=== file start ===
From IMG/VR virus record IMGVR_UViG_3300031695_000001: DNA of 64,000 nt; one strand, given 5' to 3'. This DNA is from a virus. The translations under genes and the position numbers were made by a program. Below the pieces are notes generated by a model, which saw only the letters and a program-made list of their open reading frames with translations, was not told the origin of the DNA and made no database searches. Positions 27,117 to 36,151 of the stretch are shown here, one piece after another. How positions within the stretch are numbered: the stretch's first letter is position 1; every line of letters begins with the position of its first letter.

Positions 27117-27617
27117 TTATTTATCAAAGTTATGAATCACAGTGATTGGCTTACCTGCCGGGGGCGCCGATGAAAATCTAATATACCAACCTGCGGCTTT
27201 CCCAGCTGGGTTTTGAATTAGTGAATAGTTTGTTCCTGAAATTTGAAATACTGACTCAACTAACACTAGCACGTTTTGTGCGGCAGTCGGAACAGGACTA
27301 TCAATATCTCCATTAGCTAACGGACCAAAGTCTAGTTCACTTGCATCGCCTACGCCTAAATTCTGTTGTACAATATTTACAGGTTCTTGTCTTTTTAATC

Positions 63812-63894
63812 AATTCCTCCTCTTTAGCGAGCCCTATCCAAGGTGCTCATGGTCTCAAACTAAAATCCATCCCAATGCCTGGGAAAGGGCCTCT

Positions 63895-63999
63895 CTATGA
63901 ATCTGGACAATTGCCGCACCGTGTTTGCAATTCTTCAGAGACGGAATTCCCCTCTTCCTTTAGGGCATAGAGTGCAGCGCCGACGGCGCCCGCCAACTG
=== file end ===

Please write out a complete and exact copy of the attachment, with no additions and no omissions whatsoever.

From IMG/VR virus record IMGVR_UViG_3300031695_000001: DNA of 64,000 nt; one strand, given 5' to 3'. This DNA is from a virus. The translations under genes and the position numbers were made by a program. Below the pieces are notes generated by a model, which saw only the letters and a program-made list of their open reading frames with translations, was not told the origin of the DNA and made no database searches. Positions 27,117 to 36,151 of the stretch are shown here, one piece after another. How positions within the stretch are numbered: the stretch's first letter is position 1; every line of letters begins with the position of its first letter.

Positions 27117-27617
27117 TTATTTATCAAAGTTATGAATCACAGTGATTGGCTTACCTGCCGGGGGCGCCGATGAAAATCTAATATACCAACCTGCGGCTTT
27201 CCCAGCTGGGTTTTGAATTAGTGAATAGTTTGTTCCTGAAATTTGAAATACTGACTCAACTAACACTAGCACGTTTTGTGCGGCAGTCGGAACAGGACTA
27301 TCAATATCTCCATTAGCTAACGGACCAAAGTCTAGTTCACTTGCATCGCCTACGCCTAAATTCTGTTGTACAATATTTACAGGTTCTTGTCTTTTTAATC

Positions 63812-63894
63812 AATTCCTCCTCTTTAGCGAGCCCTATCCAAGGTGCTCATGGTCTCAAACTAAAATCCATCCCAATGCCTGGGAAAGGGCCTCT

Positions 63895-63999
63895 CTATGA
63901 ATCTGGACAATTGCCGCACCGTGTTTGCAATTCTTCAGAGACGGAATTCCCCTCTTCCTTTAGGGCATAGAGTGCAGCGCCGACGGCGCCCGCCAACTG